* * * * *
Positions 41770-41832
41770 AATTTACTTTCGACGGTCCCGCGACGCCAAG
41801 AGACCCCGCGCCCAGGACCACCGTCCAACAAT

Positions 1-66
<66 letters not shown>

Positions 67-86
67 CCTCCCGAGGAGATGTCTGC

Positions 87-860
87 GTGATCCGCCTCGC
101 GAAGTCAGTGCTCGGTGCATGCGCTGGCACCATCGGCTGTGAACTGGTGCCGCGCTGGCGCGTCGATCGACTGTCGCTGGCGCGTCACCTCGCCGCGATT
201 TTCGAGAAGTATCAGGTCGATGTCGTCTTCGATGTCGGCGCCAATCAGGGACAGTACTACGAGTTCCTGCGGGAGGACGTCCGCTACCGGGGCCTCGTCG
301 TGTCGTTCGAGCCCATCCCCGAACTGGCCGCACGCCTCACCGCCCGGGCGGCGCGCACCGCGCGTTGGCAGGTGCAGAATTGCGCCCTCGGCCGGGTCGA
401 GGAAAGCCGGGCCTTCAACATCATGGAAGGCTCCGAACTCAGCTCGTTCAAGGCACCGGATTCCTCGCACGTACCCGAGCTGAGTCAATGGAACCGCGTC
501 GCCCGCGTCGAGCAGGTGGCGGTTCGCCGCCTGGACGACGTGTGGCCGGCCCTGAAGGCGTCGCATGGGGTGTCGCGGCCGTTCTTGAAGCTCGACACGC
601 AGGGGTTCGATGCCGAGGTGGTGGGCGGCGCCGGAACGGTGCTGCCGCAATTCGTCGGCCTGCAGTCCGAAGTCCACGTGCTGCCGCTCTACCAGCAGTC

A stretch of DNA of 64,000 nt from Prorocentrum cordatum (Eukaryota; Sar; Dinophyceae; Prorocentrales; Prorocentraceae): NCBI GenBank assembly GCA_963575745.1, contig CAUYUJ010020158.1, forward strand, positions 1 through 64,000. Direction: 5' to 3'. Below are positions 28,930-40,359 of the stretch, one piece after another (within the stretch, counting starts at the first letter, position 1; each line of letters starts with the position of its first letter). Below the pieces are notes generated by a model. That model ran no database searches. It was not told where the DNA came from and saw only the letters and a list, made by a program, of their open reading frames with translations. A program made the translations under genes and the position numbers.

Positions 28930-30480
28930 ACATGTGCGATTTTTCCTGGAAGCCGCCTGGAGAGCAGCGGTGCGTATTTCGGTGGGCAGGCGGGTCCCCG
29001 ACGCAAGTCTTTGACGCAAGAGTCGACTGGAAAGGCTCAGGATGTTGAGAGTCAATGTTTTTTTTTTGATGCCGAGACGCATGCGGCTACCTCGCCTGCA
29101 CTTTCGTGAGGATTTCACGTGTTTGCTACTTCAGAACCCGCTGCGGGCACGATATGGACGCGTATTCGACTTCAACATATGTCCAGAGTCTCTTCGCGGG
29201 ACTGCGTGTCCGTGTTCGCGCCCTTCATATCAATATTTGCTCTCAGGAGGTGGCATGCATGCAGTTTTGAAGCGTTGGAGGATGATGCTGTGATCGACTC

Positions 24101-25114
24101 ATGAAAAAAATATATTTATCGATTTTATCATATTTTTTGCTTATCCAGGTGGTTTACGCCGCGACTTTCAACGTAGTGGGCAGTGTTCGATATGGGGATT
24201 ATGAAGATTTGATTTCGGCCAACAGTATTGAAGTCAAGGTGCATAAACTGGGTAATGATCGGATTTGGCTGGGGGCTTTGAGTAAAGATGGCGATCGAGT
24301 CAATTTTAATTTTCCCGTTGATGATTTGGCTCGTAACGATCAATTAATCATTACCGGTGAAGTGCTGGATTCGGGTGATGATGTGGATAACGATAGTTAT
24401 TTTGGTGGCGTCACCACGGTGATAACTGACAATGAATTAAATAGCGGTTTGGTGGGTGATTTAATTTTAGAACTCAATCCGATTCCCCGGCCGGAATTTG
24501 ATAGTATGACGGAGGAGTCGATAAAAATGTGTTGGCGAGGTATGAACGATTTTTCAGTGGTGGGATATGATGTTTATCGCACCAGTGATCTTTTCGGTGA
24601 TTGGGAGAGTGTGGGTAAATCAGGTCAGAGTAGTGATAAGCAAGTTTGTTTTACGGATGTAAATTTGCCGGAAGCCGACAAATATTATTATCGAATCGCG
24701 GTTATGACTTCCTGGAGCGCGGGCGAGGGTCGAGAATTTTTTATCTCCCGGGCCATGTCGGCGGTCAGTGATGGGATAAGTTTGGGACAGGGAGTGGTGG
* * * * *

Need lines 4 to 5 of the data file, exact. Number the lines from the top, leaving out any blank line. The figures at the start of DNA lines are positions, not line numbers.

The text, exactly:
Positions 1-66
<66 letters not shown>